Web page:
MN: There is such an obvious social context to your job, literally building bridges and connecting people! How important is it to communicate the work of engineers in wider society?
JC: Very – as a broader discipline, engineering should be more widely communicated given the critical role it plays in everyday life. With regards to civil engineering, I feel that well thought through, efficient and sustainable infrastructure is paramount to people’s quality of life. Why not tell the wider society about what we do?
MN: What do you think is most important to the engineering and technology community?
JC: Sustainable engineering – not just environmental, but economically and socially as well. With material resources tightening, long-term fiscal pressures and the importance of supporting a diverse society, the sustainable agenda should permeate through all work that engineers undertake. At the risk of over-generalising, if an engineering project isn’t sustainable, we shouldn’t do it!

Paul Fletcher Award

The Paul Fletcher Award for outstanding achievement in contributing to IET activities goes to Rhys Phillips MIET. Many IET members may already be familiar with Rhys’ endeavours, such as his weekly science radio show ‘Pythagoras’ Trousers’ which has grown in popularity, evolving into ‘The Pythagorean Cabaret’ a science variety night which has now been performed across the UK.
Member News
: What’s the most fulfilling aspect of what you do?
Rhys Phillips: I work in research so one of the exciting aspects of my job is finding out new things and knowing that what I am working on will one day end up being used in real life. Time spent witnessing tests in the lightning lab are also great fun! I also find public engagement, particularly to school children, is one of my favourite parts of the job – knowing that you’ve inspired a child to study a STEM subject or dispelled the myths about science and engineering being boring subjects is a very rewarding experience.
MN: You approach your IET activities very creatively. How important is it to be able to think ‘outside the box’ in order to harness originality and innovation?
RP: Engineers are interesting people. Every engineer or scientist will have something else they do in their spare time. As everything in the world around us relies on science and engineering, then these other things that fill the spare time of engineers will have some science or engineering link behind them. I find that by finding topics that people don’t expect to be linked to science/engineering and then using performance (music, comedy, magic, broadcasting) to communicate the topics, you can easily come up with new and exciting ideas.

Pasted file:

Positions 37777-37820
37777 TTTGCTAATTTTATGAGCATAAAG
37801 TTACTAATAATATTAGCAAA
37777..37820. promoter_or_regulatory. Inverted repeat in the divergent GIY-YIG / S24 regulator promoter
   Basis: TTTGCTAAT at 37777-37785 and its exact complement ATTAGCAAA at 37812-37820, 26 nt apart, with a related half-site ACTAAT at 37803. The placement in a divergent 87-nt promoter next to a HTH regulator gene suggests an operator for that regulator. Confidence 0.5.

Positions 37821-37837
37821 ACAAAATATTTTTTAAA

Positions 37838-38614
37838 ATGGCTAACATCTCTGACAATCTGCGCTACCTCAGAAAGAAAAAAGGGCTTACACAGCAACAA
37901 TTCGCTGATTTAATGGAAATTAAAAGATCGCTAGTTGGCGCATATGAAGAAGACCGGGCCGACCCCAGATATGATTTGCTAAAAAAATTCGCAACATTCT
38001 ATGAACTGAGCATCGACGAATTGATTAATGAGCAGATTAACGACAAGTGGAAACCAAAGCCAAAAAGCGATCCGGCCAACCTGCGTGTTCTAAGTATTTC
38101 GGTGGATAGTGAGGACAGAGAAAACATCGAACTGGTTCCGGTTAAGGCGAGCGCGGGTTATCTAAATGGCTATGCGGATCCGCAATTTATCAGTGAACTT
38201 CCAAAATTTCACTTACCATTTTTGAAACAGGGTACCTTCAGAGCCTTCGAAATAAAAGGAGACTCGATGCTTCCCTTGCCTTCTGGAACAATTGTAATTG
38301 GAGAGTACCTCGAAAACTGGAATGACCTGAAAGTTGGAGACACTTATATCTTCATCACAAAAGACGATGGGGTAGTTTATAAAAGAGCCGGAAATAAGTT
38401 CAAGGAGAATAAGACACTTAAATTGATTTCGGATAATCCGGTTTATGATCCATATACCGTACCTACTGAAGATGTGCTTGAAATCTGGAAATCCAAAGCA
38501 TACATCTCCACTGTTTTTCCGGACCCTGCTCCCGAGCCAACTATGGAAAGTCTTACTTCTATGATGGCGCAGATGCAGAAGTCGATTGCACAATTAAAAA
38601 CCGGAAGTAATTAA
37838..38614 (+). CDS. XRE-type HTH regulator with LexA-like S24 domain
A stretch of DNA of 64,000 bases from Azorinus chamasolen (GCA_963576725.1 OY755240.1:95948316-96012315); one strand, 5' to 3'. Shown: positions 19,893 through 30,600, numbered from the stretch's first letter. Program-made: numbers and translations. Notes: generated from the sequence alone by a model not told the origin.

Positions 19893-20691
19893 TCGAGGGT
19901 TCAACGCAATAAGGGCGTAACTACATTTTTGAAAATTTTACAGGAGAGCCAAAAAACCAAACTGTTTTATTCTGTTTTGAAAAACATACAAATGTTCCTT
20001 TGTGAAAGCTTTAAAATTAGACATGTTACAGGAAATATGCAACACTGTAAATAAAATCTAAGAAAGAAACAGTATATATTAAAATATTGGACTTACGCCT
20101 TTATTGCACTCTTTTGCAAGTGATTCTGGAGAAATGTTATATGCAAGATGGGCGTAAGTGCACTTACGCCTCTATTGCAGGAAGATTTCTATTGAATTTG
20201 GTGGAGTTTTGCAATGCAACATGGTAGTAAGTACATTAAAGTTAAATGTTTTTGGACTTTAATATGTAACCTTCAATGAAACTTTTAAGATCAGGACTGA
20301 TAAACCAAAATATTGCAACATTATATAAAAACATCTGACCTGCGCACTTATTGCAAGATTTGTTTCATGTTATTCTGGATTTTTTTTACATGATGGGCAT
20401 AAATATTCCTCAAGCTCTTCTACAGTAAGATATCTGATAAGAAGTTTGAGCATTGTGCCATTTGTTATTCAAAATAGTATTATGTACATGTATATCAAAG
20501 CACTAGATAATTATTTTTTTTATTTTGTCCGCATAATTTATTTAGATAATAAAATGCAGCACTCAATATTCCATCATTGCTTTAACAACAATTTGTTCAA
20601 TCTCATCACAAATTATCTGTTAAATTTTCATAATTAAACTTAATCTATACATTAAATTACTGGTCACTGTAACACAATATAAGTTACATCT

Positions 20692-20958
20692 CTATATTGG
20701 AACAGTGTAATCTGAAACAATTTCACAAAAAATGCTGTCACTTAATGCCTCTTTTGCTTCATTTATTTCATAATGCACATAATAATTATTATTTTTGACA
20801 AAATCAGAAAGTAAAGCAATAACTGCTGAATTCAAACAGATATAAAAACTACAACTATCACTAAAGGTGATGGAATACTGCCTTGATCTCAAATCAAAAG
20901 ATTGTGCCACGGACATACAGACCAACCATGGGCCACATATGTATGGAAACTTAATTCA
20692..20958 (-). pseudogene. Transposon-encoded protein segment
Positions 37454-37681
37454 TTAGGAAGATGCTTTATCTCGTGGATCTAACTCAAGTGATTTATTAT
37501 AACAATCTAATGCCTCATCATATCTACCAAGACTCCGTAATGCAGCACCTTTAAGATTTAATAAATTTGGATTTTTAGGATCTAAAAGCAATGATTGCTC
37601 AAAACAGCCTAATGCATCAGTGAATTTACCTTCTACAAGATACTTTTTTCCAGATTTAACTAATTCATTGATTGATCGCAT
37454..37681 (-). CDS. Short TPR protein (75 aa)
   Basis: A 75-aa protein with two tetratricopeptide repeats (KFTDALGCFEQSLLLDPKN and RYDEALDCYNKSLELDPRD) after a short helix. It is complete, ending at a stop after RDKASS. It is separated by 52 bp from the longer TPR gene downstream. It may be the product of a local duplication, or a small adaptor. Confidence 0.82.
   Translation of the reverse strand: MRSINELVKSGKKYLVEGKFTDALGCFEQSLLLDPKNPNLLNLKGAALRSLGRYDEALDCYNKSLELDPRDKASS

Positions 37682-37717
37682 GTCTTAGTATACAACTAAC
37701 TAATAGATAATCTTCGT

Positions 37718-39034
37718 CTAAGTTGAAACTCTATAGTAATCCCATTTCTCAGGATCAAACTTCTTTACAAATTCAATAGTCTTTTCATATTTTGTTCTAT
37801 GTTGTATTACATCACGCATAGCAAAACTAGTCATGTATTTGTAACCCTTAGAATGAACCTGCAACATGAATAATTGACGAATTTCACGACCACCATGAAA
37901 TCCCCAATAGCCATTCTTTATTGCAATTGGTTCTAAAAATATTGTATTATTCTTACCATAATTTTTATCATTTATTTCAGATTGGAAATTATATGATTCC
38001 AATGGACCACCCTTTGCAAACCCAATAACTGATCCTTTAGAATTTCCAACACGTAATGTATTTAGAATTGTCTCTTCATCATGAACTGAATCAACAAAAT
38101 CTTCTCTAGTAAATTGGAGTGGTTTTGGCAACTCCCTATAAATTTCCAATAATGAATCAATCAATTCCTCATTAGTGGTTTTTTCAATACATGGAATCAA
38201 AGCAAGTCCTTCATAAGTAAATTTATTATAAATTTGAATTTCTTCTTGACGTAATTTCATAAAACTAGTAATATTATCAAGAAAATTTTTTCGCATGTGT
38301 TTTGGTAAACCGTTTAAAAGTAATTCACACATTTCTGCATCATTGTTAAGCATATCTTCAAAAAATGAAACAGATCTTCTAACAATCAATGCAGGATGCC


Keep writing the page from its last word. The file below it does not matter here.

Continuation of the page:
MN: You’re a prolific IET member, involved in and organising many activities. What’s the key to a successful IET Network?
RP: Passion, organisation and enjoyment. If you have a group of well organised people that are passionate about engineering and enjoy working together to put on events, network and learn new skills, then you have the foundation for a successful IET Network.

Additional Achievement Award winners are as follows:

Dr Leonardo Chiariglione
, Italy, is this year’s Faraday Medallist, awarded for his pioneering contribution to the standardisation of the digital compression and encoding technique known as MPEG (Movie Picture Expert Group).

Paul Kane is the 2012 recipient of the Ambrose Fleming Medal for Information and Communications. Chairman and CEO of CommunityDNS and immediate past president of the BCS, the Chartered Institute of IT, Paul was selected by the Internet Corporation for Assigned Names and Numbers in 2010 as one of the seven key holders worldwide, each holding a portion of the Internet ROOT Zone's Domain Name System security recovery key. This is the fundamental technology that empowers global Internet security systems to validate legitimate, and identify bogus, operators on the Internet.

Linda Deleay, IET awards and prizes manager, said: “These medals are awarded to individuals who have been nominated by their peers for their distinguished contributions to the world of engineering and technology. The judging panel look for outstanding and sustained excellence. This year’s award recipients should feel rightly proud of their success.”

2013 Awards

The IET calls for nominations for outstanding women and men from around the world. Entry will open in January 2013 and the deadline will be 31 May 2013. Further details can be found at www.theiet.org/achievement